Elias Banuelos joined OLE Health in 2022 as Medical Director for Up Valley Sites, which includes our health centers in St. Helena and Calistoga. It’s a unique and tight knit community that needs a special type of provider in the role. Though originally from Southern California, Dr. Banuelos understands that community. He grew up the youngest of seven children in a home where Spanish was the primary language. Both his parents worked to support the family. He went to college focused on becoming an optometrist but changed his mind as he interacted with other students bound for medical school. When it came time to plan his career, he thought fondly of the family physician he knew from his childhood who cared for entire families, including his own. He remembered how the entire community relied on that doctor for answers when someone was ill and decided to pursue family medicine. In a full circle moment, coming to OLE Health has allowed him to be that resource for the Calistoga community. We spoke with Dr. Banuelos to learn a little more about his background, career, and what makes OLE Health so vital Up Valley.
What brought you to OLE Health?
I grew up in California and had spent most of my life here. In 2006, I moved to Florida from San Jose, but I really missed California and started to think about moving back. When I attended my 25-year medical school reunion, we did a tour of the Napa Valley, and I felt like I could be at home Up Valley. It was almost like a calling when I heard that OLE Health was looking for a bilingual provider. It felt like a natural fit considering there are so many retired folks Up Valley, since I was coming from Florida where I felt like I specialized in geriatric medicine! I really wanted to be in this area, and that made it a good fit for both of us. It was wonderful to step into a very efficient organization with people that truly care and are committed to caring for the community.
Do you see any parallels between your upbringing and your role now?
Up Valley, we serve a large Spanish-speaking population with many of the concerns that I remember working class families like mine faced when I was growing up. I remember how important the role of the family doctor was to my community growing up. Everyone would go to him for answers and assistance, and now I experience the same thing as the family doctor for this community.
What makes the Up Valley community special?
The community Up Valley is very diverse, and there are so few providers – even if you have commercial insurance. We see a wide range of patients from recent immigrants with low income, retired individuals from all backgrounds, and well-to-do community members with private insurance.
The community is small and tight knit. I run into patients and community members at the local supermarket and around my neighborhood frequently. One of my favorites is a local chief police officer in Calistoga, who helped me when I had a vehicle breakdown once. I always remind him that I will return the favor when I take care of him at OLE. I’m happy the folks in Calistoga see me as the local family doctor.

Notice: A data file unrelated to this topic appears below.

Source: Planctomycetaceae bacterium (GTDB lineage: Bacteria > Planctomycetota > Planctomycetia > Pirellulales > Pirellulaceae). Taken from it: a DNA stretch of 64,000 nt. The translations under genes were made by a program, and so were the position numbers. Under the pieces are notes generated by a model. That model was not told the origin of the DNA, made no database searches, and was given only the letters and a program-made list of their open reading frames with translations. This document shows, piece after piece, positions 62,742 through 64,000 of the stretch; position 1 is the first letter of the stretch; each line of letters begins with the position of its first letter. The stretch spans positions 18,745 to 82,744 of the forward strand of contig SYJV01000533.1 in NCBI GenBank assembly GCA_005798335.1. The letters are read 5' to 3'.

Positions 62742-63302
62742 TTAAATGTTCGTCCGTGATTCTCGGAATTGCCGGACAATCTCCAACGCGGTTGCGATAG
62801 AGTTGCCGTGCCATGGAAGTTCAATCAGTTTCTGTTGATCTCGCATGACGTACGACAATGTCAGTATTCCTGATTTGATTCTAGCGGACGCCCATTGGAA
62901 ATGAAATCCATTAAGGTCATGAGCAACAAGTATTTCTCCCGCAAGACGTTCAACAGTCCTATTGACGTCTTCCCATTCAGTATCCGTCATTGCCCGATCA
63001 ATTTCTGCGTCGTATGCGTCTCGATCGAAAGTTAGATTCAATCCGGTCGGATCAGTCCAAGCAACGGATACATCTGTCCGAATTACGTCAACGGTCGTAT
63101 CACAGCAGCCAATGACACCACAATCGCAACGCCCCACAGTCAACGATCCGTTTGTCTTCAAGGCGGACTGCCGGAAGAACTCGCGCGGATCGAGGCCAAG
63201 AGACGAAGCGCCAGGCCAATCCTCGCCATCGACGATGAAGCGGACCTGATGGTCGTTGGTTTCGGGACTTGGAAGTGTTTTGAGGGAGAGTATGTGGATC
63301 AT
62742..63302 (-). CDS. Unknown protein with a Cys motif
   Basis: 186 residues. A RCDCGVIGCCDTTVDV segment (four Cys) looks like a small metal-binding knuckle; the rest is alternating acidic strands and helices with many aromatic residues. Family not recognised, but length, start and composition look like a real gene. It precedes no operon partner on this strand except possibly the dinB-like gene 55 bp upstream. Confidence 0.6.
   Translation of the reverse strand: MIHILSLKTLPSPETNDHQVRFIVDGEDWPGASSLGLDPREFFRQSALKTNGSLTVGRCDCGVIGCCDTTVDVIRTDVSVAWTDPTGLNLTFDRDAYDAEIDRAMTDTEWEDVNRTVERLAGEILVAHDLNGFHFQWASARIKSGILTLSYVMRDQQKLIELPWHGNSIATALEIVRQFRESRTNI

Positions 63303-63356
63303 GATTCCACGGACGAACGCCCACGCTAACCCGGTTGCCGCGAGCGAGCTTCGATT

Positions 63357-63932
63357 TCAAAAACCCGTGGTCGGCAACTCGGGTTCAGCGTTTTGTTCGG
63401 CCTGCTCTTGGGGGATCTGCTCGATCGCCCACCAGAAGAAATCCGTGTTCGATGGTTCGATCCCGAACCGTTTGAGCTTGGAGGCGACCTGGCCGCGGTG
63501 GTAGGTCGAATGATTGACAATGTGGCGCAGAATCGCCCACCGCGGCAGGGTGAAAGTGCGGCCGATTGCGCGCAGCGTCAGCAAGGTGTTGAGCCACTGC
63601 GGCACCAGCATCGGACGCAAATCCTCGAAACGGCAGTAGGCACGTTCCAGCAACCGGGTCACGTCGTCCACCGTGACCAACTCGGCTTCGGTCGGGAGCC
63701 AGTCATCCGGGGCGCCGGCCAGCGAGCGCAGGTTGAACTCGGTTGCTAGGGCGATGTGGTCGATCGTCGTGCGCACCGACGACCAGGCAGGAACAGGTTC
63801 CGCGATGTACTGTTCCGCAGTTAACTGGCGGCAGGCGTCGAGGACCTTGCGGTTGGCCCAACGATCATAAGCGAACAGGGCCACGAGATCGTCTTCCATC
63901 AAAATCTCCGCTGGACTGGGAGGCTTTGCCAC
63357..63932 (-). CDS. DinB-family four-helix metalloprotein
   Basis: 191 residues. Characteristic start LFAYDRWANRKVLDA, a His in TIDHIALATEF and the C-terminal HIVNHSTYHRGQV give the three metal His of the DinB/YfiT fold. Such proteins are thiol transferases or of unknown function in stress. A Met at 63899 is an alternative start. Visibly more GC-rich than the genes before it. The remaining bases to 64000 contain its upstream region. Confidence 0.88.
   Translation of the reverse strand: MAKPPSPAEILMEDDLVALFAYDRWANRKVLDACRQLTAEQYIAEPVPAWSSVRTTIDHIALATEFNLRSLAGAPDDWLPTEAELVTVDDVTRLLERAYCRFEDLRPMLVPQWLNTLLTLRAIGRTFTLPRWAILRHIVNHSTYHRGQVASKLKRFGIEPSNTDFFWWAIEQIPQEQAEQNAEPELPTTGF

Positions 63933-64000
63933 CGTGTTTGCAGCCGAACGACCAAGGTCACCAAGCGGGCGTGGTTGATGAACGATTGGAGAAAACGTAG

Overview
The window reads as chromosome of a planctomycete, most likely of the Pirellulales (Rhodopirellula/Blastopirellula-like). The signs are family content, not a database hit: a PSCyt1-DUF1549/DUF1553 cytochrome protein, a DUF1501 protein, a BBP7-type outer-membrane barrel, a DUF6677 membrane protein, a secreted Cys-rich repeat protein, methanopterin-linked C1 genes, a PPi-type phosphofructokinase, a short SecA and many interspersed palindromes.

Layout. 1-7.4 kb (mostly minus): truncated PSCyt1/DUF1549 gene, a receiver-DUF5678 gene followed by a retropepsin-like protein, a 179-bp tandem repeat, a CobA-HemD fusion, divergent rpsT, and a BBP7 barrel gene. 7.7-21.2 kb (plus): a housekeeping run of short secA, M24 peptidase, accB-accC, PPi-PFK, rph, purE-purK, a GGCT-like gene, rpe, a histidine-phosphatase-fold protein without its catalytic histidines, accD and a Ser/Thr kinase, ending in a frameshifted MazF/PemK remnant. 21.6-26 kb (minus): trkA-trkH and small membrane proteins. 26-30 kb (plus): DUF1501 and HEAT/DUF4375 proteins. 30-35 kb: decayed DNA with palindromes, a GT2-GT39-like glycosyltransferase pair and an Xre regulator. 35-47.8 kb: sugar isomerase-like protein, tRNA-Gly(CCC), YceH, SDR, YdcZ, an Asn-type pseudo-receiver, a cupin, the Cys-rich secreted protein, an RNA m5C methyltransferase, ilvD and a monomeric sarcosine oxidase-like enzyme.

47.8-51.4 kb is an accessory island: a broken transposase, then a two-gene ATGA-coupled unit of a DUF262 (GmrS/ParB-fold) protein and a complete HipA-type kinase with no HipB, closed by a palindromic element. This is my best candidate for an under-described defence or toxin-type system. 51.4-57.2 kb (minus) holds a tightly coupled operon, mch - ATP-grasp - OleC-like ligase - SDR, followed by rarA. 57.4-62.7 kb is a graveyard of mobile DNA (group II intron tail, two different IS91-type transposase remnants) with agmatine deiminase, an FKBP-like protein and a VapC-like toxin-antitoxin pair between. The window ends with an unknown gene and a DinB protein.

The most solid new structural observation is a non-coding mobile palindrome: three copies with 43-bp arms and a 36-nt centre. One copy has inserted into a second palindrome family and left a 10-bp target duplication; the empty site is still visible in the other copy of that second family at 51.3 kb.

I recently was able to be at the Sunday Funday OLE Health hosted at the Calistoga clinic. We were able to take some vitals and direct patients to follow up on any concerns with their regular doctor, including getting them appointments at OLE Health. The community really appreciated what was offered, and I enjoyed being able to help my community and see how much they love OLE Health.
What are the specific needs Up Valley?
The Up Valley community is very close knit, and I see how people connect to OLE Health. They know our doors are always open to them, when there are not many other places they can go. We have people who travel from Clear Lake and Santa Rosa for services, because of our commitment to our patients.
Our Calistoga facility is small. We do a lot in that small space, offering both medical and dental care, but the needs of the community are growing, and we need to grow in order to support them. And we certainly need more bilingual providers.
Can you talk a little bit about your time on our Mobile Health Unit?
I had the opportunity to go to the farmworker housing and see patients there in the mobile unit. The farmworkers have a specific need in terms of access, and mobile health
is an ideal way to reach out and meet that need. By being at their housing when they return from work, it is more convenient for them to get care. These mostly male workers, needed basic things like blood pressure and blood sugar checks. And this provided an introduction, allowing us to connect them to additional appointments and services for chronic conditions or other preventative care. It is very rewarding to be able to see them and help connect them to the resources they need.